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  • Writer's pictureHannah Lomas


Friday 5th June 2020

My daughter is a sensory-seeker. She was one of the only babies who enjoyed the full 25-minute or so baby massage at the Eary Years group and, looking back, now I can see why.

This explains why I can be standing at the cooker or the kettle, sometimes in search of my own personal space, and I suddenly find her four millimetres away, at my hip. It's why she runs her fingers over the kitchen sides and picks things up. It's why she hangs from bannisters ad infinitum, no matter how many times you tell her it's not safe, or the apron on a hook on the pantry door. It's why she can appear 'clumsy', as she brushes against doors and kitchen cupboards. This is her way of seeking propioceptive (deep pressure) and vestibular (movement) input. It's her way of figuring out where she is in space, something we mostly take for granted.

As far as I know, some children on the autism spectrum seek sensory input and some avoid it. Some also seek it at certain times and shy away from it at others, like the child who wants to squeeze play doh but moves away when you go to hug him or her. It's all part of self-regulating.

I've just received a helpful leaflet from the Occupational Therapist we spoke to last week and it outlines some of the activities you can do with your child if they're a sensory-seeker. Before I do that, I want to outline something really striking and important from the letter, though. It says that for sensory-seeking children their performance problems are related to the interference of their sensory behaviours to ongoing performance... and this following point is really, really important for their learning (especially if you're homeschooling during lockdown and tearing your hair out): 'be careful not to make the mistake of providing the sensory input as a reward for completion of a task; this child needs this stimuli to achieve. I'm sure that this is something we'll be having many conversations about with J's teachers, in the future, since it's so vital for her learning.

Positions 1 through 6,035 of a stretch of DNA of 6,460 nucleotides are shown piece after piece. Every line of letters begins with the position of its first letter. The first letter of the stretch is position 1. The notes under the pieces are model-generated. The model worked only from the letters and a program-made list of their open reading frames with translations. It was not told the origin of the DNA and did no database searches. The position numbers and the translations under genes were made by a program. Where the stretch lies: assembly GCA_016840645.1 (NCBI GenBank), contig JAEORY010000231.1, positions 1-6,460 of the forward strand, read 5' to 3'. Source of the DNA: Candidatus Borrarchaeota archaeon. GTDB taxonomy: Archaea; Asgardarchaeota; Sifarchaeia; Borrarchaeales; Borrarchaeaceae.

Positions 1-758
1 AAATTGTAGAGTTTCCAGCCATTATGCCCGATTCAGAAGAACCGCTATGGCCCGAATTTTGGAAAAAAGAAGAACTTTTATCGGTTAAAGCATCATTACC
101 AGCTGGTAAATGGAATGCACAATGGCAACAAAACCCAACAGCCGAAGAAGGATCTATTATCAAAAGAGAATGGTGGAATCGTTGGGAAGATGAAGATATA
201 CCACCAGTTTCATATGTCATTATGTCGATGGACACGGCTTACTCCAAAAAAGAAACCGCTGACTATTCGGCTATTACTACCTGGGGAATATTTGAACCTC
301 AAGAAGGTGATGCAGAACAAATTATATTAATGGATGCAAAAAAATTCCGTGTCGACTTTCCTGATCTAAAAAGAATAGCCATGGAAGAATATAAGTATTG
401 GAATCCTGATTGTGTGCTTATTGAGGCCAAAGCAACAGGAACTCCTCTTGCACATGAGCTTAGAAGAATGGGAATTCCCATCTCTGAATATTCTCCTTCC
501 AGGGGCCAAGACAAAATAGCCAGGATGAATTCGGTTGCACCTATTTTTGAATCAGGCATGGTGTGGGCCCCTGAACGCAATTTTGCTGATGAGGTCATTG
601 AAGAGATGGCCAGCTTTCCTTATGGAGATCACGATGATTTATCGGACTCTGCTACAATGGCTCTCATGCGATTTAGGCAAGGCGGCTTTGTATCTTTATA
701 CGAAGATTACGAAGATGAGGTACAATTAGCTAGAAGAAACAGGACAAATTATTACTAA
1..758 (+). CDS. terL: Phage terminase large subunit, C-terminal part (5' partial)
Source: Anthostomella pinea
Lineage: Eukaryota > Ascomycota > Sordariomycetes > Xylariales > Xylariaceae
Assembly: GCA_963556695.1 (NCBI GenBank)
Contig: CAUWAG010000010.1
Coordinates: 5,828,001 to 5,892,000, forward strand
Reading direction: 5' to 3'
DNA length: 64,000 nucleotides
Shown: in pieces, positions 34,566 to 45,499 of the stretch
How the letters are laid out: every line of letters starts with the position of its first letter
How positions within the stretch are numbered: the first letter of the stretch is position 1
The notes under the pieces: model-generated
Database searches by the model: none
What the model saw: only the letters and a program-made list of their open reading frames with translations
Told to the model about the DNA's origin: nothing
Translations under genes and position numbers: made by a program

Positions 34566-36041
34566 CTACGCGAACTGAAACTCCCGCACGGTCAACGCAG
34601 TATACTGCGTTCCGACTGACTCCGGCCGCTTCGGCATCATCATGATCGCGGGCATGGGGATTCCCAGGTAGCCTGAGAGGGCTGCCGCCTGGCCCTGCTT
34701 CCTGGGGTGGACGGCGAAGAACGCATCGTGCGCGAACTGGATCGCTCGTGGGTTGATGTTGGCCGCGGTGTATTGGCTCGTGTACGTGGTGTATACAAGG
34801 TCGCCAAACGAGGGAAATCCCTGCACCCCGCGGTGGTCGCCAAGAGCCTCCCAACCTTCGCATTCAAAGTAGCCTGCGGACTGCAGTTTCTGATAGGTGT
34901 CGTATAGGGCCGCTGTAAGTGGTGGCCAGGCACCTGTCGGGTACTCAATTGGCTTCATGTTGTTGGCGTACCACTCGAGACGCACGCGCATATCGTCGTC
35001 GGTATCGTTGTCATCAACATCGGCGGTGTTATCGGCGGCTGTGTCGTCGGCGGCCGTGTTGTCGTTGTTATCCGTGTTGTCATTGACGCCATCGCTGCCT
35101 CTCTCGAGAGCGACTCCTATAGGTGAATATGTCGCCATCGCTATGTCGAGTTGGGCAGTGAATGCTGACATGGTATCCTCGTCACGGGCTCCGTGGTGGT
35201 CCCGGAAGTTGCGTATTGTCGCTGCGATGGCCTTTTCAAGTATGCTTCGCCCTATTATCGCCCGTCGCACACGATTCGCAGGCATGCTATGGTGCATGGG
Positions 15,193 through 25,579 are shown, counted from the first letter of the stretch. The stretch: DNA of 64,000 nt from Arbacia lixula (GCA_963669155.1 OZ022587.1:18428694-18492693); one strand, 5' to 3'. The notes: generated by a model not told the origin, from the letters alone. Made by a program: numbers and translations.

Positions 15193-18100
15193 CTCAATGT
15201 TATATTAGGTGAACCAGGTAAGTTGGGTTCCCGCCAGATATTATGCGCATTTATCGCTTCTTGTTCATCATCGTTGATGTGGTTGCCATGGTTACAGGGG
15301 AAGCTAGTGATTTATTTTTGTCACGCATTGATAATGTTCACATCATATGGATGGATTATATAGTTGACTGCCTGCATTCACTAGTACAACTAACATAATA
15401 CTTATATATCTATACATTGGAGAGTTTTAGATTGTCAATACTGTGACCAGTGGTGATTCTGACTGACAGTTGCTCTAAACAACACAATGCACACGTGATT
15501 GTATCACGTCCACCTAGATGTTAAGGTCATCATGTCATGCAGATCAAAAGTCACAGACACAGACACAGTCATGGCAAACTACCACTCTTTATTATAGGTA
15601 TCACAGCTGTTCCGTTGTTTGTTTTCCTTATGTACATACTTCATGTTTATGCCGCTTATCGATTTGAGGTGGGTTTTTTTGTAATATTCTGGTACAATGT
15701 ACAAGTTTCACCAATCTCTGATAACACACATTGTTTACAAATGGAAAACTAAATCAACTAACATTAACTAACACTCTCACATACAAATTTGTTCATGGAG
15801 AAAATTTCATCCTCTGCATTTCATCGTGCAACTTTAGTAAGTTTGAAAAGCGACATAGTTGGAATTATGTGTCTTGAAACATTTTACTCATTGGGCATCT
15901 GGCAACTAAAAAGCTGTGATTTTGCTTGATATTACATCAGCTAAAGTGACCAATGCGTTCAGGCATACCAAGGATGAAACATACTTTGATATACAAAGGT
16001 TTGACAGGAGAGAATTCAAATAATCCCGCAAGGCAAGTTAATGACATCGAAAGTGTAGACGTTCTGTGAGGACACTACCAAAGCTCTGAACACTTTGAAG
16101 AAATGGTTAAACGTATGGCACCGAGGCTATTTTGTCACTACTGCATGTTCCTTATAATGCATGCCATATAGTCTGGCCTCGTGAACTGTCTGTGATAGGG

Okay, so I'll now outline some of the activities recommended for helping a child who needs sensory input:

(i) Kneading play. This is most beneficial when it involves squeezing and rolling. Putty can be rolled into balls and flattened into pancakes or made into sausages between the finger and thumb, and cut up with a play doh knife. It can help to roll it between hands, to warm it, and squeeze it hard between fingers. Red therapeutic putty can be bought at on Amazon or at

(ii) Massage

Massaging hands and feet with a cream which is hard to rub in, like E45, can help give deep pressure. A fine scrub can also be added.

Massaging each finger separately, from the knuckle to the fingertips, can also be calming.

(iii) Pushing/pulling heavy items

Pushing any heavy items, like a box full of tins, is calming. Holding a heavy firedoor open for people to pass through, or carrying heavy items from one room to another, helps the child be in touch with his/her body.

A theraband can also be wrapped around the legs of a chair and a child can push their feet against it. This also works if you have a free moment to lie on the ground with your knees up and let your child push their feet against your knees. I tried it yesterday and it worked really well after a meltdown!

Pulling or stretching a theraband is another activity.

(iv) Using a therapy ball

These can be used in different ways. A child can lie on their stomach on the ball and rock back and forwards, or sit on it and bounce. You can also use a therapy ball to give your child the deep pressure sensory input they crave if you roll it along their back while they lie on the floor.

(v) Squeezing activities

Simple things like squeezing pegs around the rim of a paper plate and then taking them off again can work. Water can also be aqueezed out of a sports bottle, to make patterns on the ground.

(vi) Weighted backpacks

If a child's going into an unknown situation and feels anxious, wearing a backpack weighed down with a bag of sugar or something similar, can help calm them. They can always remove it when they feel calmer.

(vii) Vibration

Vibration can be calming for a child too. Sitting on a vibrating cushion or holding a vibrating tube or toy are some activities/

(vi) Calming movement

If your child has an undeveloped nervous system, they can be easily agitated or too easily excitable and need help calming down. Movements which create this calming are slow and rhythmic. They include:

* swinging on swings

* bouncing (calmly!) on trampolines/mattresses

* rocking in a rocking chair

* sitting on a therapy ball with feet on the floor and doing some light swaying

I haven't covered everything here but at least it's a start! I hope this helps and you find you can include some of these activities easily - especially at bedtime! I'll let you know how I get on with incorporating mine... Until next time!

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